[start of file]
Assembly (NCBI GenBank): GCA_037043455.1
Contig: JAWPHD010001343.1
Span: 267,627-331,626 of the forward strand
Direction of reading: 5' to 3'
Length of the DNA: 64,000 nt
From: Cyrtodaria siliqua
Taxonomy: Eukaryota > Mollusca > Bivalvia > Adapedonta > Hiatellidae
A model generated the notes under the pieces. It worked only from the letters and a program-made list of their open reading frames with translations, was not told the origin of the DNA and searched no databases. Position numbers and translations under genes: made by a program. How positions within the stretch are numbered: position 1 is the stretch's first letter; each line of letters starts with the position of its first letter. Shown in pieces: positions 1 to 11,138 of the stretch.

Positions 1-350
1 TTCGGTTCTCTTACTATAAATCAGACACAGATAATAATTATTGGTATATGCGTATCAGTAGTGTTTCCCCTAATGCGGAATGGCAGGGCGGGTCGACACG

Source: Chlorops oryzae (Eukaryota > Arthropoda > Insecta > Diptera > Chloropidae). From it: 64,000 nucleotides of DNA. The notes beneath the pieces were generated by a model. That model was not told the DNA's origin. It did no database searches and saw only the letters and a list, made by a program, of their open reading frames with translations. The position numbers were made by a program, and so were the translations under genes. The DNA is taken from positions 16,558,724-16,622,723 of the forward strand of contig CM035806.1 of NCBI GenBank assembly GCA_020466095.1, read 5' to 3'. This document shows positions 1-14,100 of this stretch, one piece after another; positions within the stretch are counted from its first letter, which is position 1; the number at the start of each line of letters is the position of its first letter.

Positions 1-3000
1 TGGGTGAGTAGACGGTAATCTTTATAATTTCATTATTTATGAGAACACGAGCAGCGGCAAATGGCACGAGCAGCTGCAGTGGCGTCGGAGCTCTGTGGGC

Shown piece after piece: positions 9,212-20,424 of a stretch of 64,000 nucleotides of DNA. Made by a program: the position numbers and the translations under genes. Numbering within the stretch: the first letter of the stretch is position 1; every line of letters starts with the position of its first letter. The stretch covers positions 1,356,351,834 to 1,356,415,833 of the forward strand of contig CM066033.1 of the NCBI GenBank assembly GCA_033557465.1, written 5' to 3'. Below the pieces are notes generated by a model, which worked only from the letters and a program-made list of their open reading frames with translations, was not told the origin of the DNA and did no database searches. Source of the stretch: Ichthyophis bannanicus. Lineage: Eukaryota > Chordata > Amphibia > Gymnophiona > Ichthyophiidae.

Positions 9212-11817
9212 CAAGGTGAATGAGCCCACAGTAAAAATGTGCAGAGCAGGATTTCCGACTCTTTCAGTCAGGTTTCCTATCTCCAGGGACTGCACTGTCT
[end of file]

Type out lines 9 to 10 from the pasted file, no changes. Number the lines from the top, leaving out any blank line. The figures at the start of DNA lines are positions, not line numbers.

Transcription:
Positions 1-350
1 TTCGGTTCTCTTACTATAAATCAGACACAGATAATAATTATTGGTATATGCGTATCAGTAGTGTTTCCCCTAATGCGGAATGGCAGGGCGGGTCGACACG